Our next stop was Manteo on Roanoke Island where we followed The Good Life and met Alizann.  This island is the site of the Sir Walter Raleigh’s Lost Colony.  We heard the story of this mystery from the ranger at site of Fort Raleigh.  The fate of the colonist is still unclear although recent discoveries and new DNA methods may eventually shed light on what happened to them more than 400 years ago.



From Manteo we rented a car to visit the Wright Brothers Memorial at Kill Devil Hills – the National Park honoring man’s first machine powered airplane flights.  We wandered the grounds and marveled at the old photos showing the once remote windy location that contributed to this milestone in aviation history. Today the scene has been stabilized with trees and grass as well as embellished with monuments to show the distances covered in those first flights.  On one of the famous Kill Devil Hills is a monument to the events that took place in early 1900s.  Sadly, the museum is about to be closed for extensive renovations so the Wright glider and plane had been temporarily removed.  Just another excuse to revisit this park in the future!





On Roanoke Island we also found time to stop at the North Carolina Aquarium and were lucky to be there for the shark feeding session.  The audience was almost as entertaining as the sharks.


From Manteo we crossed the Pamlico Sound on a perfect day to spend the weekend on Ocracoke Island.  The National Park docks offer special rates to holders of the Senior Gold Pass and the secure mooring was welcome for the weather that blew across the outer banks. Enjoying these remote islands in the less crowded shoulder season is one of the benefits of slowly working our way south. In the next week we hope to be heading to our winter dock in Jacksonville…..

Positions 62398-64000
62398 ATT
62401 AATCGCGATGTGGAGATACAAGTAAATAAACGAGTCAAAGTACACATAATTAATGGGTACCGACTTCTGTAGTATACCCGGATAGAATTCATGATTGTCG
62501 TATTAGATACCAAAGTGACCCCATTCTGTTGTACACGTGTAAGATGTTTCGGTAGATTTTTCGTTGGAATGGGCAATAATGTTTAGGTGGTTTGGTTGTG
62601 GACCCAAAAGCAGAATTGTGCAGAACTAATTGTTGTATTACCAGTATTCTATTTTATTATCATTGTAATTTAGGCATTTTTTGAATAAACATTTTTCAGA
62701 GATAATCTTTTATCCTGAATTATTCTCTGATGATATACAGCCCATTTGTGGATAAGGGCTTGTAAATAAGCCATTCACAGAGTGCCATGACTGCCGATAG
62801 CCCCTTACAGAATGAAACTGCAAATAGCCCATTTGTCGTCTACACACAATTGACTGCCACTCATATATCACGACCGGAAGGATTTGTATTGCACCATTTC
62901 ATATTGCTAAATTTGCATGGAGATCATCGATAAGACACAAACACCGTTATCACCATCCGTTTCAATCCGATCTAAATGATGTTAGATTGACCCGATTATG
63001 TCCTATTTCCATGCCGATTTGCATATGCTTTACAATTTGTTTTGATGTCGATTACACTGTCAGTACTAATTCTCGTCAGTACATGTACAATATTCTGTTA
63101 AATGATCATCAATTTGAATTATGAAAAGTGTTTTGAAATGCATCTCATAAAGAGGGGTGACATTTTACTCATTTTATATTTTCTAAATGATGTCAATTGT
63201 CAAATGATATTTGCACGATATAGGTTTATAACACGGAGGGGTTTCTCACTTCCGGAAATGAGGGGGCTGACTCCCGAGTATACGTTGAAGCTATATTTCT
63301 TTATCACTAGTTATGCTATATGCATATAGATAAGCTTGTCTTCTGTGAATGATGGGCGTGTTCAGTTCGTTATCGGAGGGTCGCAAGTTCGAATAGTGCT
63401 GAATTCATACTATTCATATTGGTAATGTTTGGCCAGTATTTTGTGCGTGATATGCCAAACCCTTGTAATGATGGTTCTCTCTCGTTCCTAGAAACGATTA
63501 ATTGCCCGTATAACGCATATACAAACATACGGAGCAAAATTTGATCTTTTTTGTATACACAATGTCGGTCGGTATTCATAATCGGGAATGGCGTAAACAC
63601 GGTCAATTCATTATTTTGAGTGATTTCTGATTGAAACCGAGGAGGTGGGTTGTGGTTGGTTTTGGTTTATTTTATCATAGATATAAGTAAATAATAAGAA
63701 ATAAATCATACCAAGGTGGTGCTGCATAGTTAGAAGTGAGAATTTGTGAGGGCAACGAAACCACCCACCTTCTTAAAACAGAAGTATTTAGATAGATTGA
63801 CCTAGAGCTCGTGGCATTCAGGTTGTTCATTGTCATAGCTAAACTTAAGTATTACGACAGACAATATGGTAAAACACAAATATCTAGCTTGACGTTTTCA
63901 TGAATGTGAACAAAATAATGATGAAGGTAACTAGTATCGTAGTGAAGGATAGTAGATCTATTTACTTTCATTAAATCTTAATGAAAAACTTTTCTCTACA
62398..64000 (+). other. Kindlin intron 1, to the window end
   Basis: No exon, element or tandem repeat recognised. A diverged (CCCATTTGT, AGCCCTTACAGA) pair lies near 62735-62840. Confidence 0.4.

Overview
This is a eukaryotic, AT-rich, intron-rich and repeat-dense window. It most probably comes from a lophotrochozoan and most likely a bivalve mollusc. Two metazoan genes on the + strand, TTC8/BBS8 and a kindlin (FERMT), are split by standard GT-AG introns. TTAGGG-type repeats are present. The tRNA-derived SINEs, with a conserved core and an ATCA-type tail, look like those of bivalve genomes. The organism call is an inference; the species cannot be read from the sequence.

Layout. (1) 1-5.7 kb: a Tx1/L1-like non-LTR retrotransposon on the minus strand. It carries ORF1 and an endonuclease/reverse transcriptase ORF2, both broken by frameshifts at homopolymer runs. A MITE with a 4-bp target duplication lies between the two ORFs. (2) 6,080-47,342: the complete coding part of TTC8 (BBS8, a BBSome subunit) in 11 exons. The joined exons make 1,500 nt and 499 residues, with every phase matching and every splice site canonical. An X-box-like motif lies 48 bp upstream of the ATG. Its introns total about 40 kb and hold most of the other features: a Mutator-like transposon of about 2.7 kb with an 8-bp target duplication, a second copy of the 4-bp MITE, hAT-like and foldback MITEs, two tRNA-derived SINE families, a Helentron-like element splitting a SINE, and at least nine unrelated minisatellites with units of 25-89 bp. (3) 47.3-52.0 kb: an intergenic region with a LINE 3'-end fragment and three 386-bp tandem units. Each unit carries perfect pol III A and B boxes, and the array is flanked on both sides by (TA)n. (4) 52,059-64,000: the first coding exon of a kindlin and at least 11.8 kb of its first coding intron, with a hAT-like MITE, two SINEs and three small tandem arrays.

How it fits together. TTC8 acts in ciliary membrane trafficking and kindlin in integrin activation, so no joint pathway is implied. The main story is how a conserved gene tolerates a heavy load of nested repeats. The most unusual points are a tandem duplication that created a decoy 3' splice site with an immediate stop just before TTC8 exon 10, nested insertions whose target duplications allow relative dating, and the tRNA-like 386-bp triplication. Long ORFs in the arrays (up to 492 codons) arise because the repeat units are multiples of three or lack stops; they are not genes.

Leaving Manteo on a PERFECT MORNING

Coast Guard repairing aids to navigation

Friday, October 7, 2016

Rhode Island to Connecticut and points South

Rhode Island to Connecticut and points South
Time slips away with good friends on board.  After finally leaving New Bedford we made a stop at Bristol, RI to visit the town and the Herreshoff Museum.  They also house the America’s Cup Hall of Fame which seemed appropriate as we are contemplating a trip to Bermuda next spring to watch the races.  Any interested in crewing should give us a shout!
Artful Farmer's Market in Bristol





Seniors Protesting in Bristol


On our way around to Mystic CT, we spent a couple nights with fellow Krogren owners Mark and Mary on The Good Life.  These are special friends who were among the first Krogenites to orient us on our first months aboard.  Every time I open Active Captain in Blue Charts I thank Mary for her sage tips and advice. It was good to see them face to face and not just stalk them on our Krogen app.



In Mystic we met up with Aramco buddies, Arch and Susan.  Days were spent chatting about their most recent three- month cruise in the Pacific and generally catching up on a couple years of adventures. We appreciated their flexibility in planning and the effort they made to drive from Pennsylvania to see us. While in Mystic we also made a flying run back to Newport to check out dinghy options at the boat show.  Our trusty work horse has a persistent leak and needs to find a retirement home.



With the dink needs in mind we stopped on the Niantic River which was conveniently near the Defender store and our cruising friends Dan and Jodi. They graciously let us use their dock in the secure anchorage at the head of the river and helped us take delivery on the new dink.  As a bonus we got a tour of their new boat as well as their gorgeous restored historic farm house. These two are master craftsmen and decorators both inside and out. We look forward to seeing the results when they finish restoring their new motor sailor.